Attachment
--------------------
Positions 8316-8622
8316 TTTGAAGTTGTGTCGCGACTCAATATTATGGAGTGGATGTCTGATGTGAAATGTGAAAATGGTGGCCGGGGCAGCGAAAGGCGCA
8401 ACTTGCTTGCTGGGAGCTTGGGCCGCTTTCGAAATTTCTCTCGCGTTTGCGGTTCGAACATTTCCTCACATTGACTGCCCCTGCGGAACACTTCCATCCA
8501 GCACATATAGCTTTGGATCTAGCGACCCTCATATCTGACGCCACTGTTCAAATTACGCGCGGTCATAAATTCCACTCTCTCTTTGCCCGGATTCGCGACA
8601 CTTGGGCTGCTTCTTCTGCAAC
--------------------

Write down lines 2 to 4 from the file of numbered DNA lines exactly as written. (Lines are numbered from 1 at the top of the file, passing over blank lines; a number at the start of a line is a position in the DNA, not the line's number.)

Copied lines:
8316 TTTGAAGTTGTGTCGCGACTCAATATTATGGAGTGGATGTCTGATGTGAAATGTGAAAATGGTGGCCGGGGCAGCGAAAGGCGCA
8401 ACTTGCTTGCTGGGAGCTTGGGCCGCTTTCGAAATTTCTCTCGCGTTTGCGGTTCGAACATTTCCTCACATTGACTGCCCCTGCGGAACACTTCCATCCA
8501 GCACATATAGCTTTGGATCTAGCGACCCTCATATCTGACGCCACTGTTCAAATTACGCGCGGTCATAAATTCCACTCTCTCTTTGCCCGGATTCGCGACA